HAS the tax revolt that began with California's Proposition 13 finally run its course? Faced with the prospect of closing their libraries and parks, residents in this rural county are beginning to wonder.
Enacted in 1978, Prop. 13 lowered property taxes for homeowners and corporations but resulted in drastic cutbacks of government services.
``People thought it would be the answer to their prayers,'' says Twila Stout, president of Merced's Friends of the Library. ``But it broke all of the people's services - basic things like police, roads, schools, and libraries.''
California has faced a series of annual budget crises due to Prop. 13 and a recession-wracked economy. And last year the state government appropriated for itself much of the property taxes that used to go to county governments. (See chart, right.)
Officials in Merced County tried to make up the shortfall by raising the local sales tax by one-half percent. That November ballot referendum failed by 66 votes. So the Board of Supervisors voted to close the libraries and parks and recreation department, effective Dec. 31.
The popular outcry stunned even veteran politicians. Residents volunteered to restack library shelves. Waitresses have donated a percentage of their tips to raise the needed funds. At Hoover Junior High School, a group of 30 seventh-graders brainstorm about how they could raise money to keep the libraries open. Twelve-year-old Diana Balam suggests holding ``a spell-a-thon,'' in which adults pledge money for every word a student spells correctly.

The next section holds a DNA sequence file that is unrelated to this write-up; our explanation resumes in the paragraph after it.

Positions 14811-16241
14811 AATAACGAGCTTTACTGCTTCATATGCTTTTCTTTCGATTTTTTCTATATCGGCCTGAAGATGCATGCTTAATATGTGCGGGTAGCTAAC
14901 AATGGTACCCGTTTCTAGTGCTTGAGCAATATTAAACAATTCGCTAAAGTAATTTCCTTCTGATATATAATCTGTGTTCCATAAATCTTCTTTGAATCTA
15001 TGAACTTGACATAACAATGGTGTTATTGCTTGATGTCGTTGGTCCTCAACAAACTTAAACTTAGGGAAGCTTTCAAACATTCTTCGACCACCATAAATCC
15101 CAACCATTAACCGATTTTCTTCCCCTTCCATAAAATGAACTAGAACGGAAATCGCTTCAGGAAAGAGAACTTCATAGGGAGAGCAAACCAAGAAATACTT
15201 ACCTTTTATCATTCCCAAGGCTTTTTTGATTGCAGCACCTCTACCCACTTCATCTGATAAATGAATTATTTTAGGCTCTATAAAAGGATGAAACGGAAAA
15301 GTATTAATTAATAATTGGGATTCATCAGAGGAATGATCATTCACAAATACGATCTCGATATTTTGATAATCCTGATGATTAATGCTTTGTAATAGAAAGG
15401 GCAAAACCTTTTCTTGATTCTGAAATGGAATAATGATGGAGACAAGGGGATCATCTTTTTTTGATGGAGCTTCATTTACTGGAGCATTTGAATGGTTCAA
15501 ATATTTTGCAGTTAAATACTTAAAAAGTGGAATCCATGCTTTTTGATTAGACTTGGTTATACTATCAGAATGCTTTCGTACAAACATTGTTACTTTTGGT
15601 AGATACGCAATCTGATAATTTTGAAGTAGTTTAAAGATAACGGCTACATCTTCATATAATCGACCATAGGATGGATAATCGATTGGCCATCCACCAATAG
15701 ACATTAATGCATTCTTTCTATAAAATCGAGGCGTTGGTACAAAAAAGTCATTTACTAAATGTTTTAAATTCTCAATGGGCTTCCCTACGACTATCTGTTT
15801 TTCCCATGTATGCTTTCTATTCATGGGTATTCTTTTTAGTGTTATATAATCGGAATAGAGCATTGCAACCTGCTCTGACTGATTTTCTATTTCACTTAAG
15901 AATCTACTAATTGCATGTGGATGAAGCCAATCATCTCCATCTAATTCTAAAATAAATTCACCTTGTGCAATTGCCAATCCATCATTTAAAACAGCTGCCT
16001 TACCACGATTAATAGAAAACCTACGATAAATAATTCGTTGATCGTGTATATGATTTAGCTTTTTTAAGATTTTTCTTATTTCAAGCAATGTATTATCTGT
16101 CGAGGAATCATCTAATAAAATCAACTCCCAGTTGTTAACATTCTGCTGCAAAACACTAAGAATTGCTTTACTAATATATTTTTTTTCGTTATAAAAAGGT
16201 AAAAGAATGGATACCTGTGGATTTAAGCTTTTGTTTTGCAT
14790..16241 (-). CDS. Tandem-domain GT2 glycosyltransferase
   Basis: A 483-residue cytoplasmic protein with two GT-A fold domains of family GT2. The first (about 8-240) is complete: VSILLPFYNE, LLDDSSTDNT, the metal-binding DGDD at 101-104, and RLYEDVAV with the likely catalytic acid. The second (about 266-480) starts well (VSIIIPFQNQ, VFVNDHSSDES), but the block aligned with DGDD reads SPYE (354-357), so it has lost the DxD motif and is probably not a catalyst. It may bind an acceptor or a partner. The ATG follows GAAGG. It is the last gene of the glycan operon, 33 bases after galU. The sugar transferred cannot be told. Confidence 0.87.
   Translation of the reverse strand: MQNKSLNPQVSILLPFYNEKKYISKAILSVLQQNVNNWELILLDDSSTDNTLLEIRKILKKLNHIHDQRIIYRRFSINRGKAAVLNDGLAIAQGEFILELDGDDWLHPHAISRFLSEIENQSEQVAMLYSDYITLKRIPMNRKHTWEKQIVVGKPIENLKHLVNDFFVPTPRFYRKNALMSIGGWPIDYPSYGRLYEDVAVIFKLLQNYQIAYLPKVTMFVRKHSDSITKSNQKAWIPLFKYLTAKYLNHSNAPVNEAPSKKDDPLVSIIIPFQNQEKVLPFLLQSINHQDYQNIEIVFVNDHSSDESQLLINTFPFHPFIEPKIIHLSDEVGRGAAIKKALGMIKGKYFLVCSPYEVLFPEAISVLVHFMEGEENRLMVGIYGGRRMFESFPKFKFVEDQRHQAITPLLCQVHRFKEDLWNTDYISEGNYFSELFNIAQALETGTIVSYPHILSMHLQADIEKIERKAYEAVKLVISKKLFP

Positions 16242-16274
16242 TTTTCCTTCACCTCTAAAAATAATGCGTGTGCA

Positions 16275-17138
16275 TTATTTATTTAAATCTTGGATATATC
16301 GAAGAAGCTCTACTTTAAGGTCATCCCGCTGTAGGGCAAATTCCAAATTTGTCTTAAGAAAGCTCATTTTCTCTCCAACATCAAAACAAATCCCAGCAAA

Across town, 88-year-old grocery-store owner Genaro Ramirez dipped into his savings to donate $10,000. The libraries ``are very important,'' he says, especially ``for all these young boys going to school.''
Some cities voted to temporarily fund their local county libraries. Private and city contributions have come to about $221,000 so far, according to Ms. Stout. Such donations have kept 17 of 19 county libraries open.
``It's very difficult to build a budget on contributions,'' says Gloria Cortez Keene, a member of the Merced County Board of Supervisors. But she and other supervisors say they hope to keep the libraries open on a volunteer basis for the next six months and then place another sales-tax referendum on the June ballot.
If passed, the measure would raise about $4.5 million: half to meet the library and park and recreation budgets; the other half, to help the general fund. That worries Stout and other community activists, who advocate a referendum that would designate funds specifically for libraries and parks, even though passage would require a two-thirds vote.
``I doubt if people will vote for it, if it's not designated,'' she says. ``If the state keeps taking away [property-tax revenues] and the county has to keep giving, there's no telling where the money would go.'' Californians may be ready to revolt against the broad cuts forced by Prop. 13, but they still don't trust politicians to spend the money wisely, Stout says.
``We need a government revamping,'' she says. Officials ``should find out what the people want.'' If the state can improve the economy, that would increase the tax base, she says. ``We need more people paying taxes, not people paying more taxes.''